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11 Best Rifle Cartridges for Whitetail Deer

Field and Stream logo Field and Stream 10/18/2021 Jeff Johnston
These cartridges have you covered for America's favorite big game animal. © Hornady These cartridges have you covered for America's favorite big game animal.

It’s Whitetail Week at Field & Steam. All week long, we’ll share daily hunting tactics, gear tips, and stories dedicated to America’s No. 1 game species—the whitetail deer. And if you want even more deer coverage, sign up for our all-new weekly newsletter Whitetail 365. 

.30-30 Winchester © Hornady .30-30 Winchester

Consider for a moment the fact that, in 1914, James Jordan killed his 208-inch, number-two all-time typical whitetail with a Winchester 1892 rifle, chambered in .25-20 WCF. Delivering only 550 ft.-lb. of energy at the muzzle, the anemic .25-20 is far from ideal by today’s standards and is, in fact, now illegal for deer hunting in Wisconsin, where the Jordan Buck fell. Modern-day hunters enjoy vastly superior cartridge options, and it’s the duty of ethical hunters to use the ones that dispatch deer swiftly. Distance, bullet construction, shot angle, and the size of the animal all come into play when narrowing down the field of contenders. After taking more than 100 whitetails in dozens of states, I’m convinced that the 11 cartridges ranked below are the best at getting the job done.

Ideal bullet weight

Muzzle velocity

Muzzle energy

140 gr.

2,465 fps

.270 Winchester © Winchester .270 Winchester

1,943 ft/lb.

This 140-grain bullet travels only at 2,465 fps and produces about 1,943 ft.-lb. of energy at the muzzle, and 1,501 ft.-lb. at 100 yards, but few deer live to complain about those numbers if shots are kept within reasonable ranges. In 1895, when this .30-caliber cartridge was introduced, it was the first round specifically designed for smokeless powder—30 grains to be exact—and it has been filling freezers ever since. The Winchester or Marlin lever-action .30-30 is perhaps the quintessential rifle and caliber for deep-woods deer hunting, where brush is thick and bucks are rarely taken farther away than a frisbee toss. Recently, modern ammo like Hornady’s Leverevolution has breathed new ballistic life into this old favorite. If kept at ranges within 150 yards, a .30-30 will get the job done every time.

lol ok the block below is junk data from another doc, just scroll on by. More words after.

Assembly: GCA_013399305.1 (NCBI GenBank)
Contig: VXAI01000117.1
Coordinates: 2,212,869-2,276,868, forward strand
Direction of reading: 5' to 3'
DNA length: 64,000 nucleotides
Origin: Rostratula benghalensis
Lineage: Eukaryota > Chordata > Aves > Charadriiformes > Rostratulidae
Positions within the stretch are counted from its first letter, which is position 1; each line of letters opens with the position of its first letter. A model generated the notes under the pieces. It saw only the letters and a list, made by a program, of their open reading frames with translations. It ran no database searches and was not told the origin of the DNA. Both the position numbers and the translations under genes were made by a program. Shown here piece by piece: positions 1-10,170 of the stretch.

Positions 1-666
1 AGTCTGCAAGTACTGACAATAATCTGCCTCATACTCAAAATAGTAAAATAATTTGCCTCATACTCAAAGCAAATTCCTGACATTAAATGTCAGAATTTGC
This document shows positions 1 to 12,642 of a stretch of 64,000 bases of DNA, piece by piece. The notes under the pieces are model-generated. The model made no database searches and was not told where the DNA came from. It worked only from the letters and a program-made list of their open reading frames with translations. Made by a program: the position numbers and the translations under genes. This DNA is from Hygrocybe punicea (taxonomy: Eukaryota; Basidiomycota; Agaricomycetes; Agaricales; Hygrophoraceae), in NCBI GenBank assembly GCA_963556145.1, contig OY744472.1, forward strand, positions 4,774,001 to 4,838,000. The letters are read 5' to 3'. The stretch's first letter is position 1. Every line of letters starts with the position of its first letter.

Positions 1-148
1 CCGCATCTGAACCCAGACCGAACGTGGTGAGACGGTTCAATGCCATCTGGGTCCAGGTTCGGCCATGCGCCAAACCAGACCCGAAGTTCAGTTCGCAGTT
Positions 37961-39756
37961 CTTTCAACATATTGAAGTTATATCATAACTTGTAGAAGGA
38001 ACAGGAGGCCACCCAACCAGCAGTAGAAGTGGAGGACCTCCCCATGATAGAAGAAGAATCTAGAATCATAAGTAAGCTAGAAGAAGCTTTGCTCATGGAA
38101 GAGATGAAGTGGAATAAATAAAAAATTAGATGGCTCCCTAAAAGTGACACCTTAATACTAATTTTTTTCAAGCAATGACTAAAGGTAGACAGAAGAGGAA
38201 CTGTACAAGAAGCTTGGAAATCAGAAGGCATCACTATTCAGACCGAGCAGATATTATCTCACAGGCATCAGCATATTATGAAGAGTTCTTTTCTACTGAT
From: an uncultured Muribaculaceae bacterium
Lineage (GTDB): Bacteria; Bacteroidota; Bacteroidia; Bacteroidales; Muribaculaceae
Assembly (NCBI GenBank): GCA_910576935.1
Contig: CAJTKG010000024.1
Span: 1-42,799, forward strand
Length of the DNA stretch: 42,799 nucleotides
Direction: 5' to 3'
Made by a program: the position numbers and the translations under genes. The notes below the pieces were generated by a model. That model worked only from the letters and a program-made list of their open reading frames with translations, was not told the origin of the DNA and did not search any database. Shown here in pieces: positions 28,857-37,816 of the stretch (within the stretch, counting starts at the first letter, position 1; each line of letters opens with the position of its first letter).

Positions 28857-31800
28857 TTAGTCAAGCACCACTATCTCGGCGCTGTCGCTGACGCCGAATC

Ideal bullet weight

Muzzle velocity

Muzzle energy

130 gr.

.257 Weatherby Magnum © Weatherby .257 Weatherby Magnum

3,060 fps

2,315 ft/lb.

The fact is that any factory-loaded .270 Winchester round will drop a deer faster than you can yell, Big buck down! Since its 130-grain bullet travels north of 3,060 fps to produce 2,702 ft.-lb. of energy, many hunters use it for elk and mule deer, so it can certainly handle 150-pound whitetails, too. The venerable round is ranked 8th here only because other calibers with ample energy for deer have shorter cases, making them better suited for smaller, lighter rifles than many of those chambered in .270. That said, if you needed a powerful deer rifle that can make most any shot, regardless of distance or angle, the .270 is a great choice.

Ideal bullet weight

Muzzle velocity

Muzzle energy

.25-06 Remington © Federal Premium Ammunition .25-06 Remington

100 gr.

3,500 fps

2,721 ft/lb.

7x57mm Mauser © PPU 7x57mm Mauser

Roy Weatherby's darling, the .257, is one of the most powerful commercially available .25 calibers, and kills deer like a death ray. I once shot a Coues deer in Mexico at 50 yards with this hyper-velocity cartridge; no tracking was necessary. Trouble was, at that distance, few 100-grain, copper-jacketed bullets stay intact when they hit shoulder bone at 3,500 fps for 2,721 ft.-lb. energy. Fortunately, now hunters can choose a tough bullet, such as the Barnes TSX or Hornady GMX, that forgo such failures. I love the .257 Weatherby, despite its sharp recoil for a quarter-bore, and if it weren't for the fact that only a few rifles are chambered for it and ammo tends to be pricey, it might top this list.

.25-06 Remington

Ideal bullet weight

.257 Roberts + P © Hornady .257 Roberts + P

Muzzle velocity

Muzzle energy

115 gr.

3,220 fps

2,302 ft/lb.

The .25-06 Remington was introduced in 1969 for deer-sized game and has a .30-06 case necked down to .257 caliber. With Federal Premium ammunition, it delivers a 115-grain Nosler Partition bullet around 3,220 fps, producing nearly 2,302 ft.-lb. of energy, and it is a solid long-range option that’s easy on the shoulder. It’s no surprise that this standard-length .25-06 cartridge remains a popular choice in open-country states, such as Arizona, Kansas, Oklahoma, and Texas.

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.308 Winchester © Winchester .308 Winchester